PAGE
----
There are four critical steps to trademark the name of your construction company. First, take the time to choose a strong mark from the start. Next, be sure similar trademarks don’t exist by conducting a comprehensive trademark search. Then, file your trademark with the USPTO. Once your trademark is registered, actively police its use and meet renewal deadlines. Taking these four steps will help to ensure that your trademark is protected.
As the owner of a construction company, you understand the value of building and maintaining customer loyalty in the community. As you work to build a solid reputation, you should also ensure that reputation is protected. A registered trademark not only adds validity to your business, but it also provides legal protection against anyone looking to benefit from your good name. Consider these 4 steps to trademark the name of your construction company.
1. Choose a Strong Mark from the Start
Your trademark is often the first interaction your customers have with your construction company, whether written on the side of your work vehicles or while conducting an online search. Because of this, it is important to take the time to create a strong mark. Not all trademarks are created equal, based on strength, and there are actually some types of marks that will not be approved by the United States Patent and Trademark Office, or USPTO. Trademarks can be divided into four categories, based on their strength and distinctiveness:
- Generic words depict a general product or service. Building Construction Company would be an example of a generic business name. These generic words will not be approved by the USPTO because they cannot function as distinct trademarks.
- Descriptive trademarks describe a product or service. An example of this type of mark would be Best Construction Company. Because the terms used are not unique in any way, descriptive marks receive very little protection.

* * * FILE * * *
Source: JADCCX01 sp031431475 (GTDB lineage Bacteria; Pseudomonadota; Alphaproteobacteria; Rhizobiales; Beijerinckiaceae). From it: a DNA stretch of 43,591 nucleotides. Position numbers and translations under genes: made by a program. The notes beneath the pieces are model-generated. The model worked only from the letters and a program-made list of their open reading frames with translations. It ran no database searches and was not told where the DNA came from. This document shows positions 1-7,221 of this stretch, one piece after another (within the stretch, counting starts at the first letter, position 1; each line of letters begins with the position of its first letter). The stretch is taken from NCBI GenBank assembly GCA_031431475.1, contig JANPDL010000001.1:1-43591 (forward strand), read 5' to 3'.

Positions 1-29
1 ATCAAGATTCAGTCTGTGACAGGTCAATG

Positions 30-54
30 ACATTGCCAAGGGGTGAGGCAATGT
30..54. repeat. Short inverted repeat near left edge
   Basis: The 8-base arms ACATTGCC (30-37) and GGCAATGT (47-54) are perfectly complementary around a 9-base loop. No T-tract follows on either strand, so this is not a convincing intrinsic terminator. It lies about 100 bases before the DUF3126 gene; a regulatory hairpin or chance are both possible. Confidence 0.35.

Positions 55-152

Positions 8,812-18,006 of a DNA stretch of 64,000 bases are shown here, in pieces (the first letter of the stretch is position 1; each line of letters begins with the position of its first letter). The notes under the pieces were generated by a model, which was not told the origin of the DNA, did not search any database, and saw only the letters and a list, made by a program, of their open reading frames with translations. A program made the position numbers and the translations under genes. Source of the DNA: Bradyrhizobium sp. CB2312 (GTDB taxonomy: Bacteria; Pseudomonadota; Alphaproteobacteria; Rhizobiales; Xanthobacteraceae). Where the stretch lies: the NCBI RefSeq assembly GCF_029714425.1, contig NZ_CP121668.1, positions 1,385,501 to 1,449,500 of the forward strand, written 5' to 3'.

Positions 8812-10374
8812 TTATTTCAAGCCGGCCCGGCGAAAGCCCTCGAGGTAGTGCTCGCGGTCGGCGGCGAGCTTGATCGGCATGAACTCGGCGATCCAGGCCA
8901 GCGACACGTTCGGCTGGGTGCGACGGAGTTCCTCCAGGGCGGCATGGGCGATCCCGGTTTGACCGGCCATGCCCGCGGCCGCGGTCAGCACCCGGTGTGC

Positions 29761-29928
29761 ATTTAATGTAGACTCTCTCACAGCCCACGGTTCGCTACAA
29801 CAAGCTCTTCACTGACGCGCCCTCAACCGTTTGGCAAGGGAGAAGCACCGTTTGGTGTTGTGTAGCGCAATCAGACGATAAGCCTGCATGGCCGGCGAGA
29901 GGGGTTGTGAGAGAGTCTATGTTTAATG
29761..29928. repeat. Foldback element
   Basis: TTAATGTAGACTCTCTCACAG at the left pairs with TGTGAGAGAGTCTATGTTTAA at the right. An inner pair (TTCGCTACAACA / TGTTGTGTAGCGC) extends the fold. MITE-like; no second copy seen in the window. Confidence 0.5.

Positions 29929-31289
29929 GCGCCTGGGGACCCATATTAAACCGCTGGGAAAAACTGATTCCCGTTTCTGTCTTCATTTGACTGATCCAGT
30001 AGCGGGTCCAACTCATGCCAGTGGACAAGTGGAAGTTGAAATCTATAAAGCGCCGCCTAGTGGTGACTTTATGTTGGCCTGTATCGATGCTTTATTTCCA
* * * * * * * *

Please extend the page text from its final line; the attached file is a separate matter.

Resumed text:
- Suggestive trademarks only hint at the product or service being offered. Hammer and Nails Construction would be a suggestive business name. While this trademark category offers more protection, trademark disputes are still possible, as others may choose a similar, non-distinct language for their business.
- Arbitrary trademarks consist of commonly used words that aren’t related to the good or service provided. An example of this type of mark would be Lightning Construction. Arbitrary marks offer much stronger protection from infringement, but owners may find it more challenging to educate consumers on the goods or services offered by the business.
- Fanciful trademarks offer the strongest protection against infringement. They are invented terms with no relation to the product or service provided. Kodak is a popular example of a fanciful mark.
Many construction companies choose to use a surname in the name of their businesses, like Robinson Builders or Taylor Construction. The USPTO considers these names descriptive trademarks, and it is often difficult to secure trademark protection on the Principal Register right away. That said, typically after using the trademark for five or more years, a surname is capable of being protected on the USPTO’s Principal Register.
2. Complete a Comprehensive Trademark Search
Once you’ve created a strong mark, but before you submit a trademark application, it is best to perform a comprehensive trademark search. This is done to determine if a similar trademark exists. While it can be frustrating to learn that your business name may already be in use, it is best to learn this before you submit your application and pay your fees. If you are alerted to any existing marks that may be considered confusingly similar, you will have the opportunity to make the necessary changes to your mark prior to submission.
While you can find trademark searches offered online and through legal sites, it is best to work with an experienced trademark attorney to conduct your search. These DIY searches will typically only return results on exact matches. The problem, however, is that most trademark disputes arise, not from exact word matches, but on any marks that may cause a likelihood of confusion in the marketplace. The search software available to trademark attorneys allows for a much more comprehensive search that will reveal not only exact matches but similar matches to your mark as well.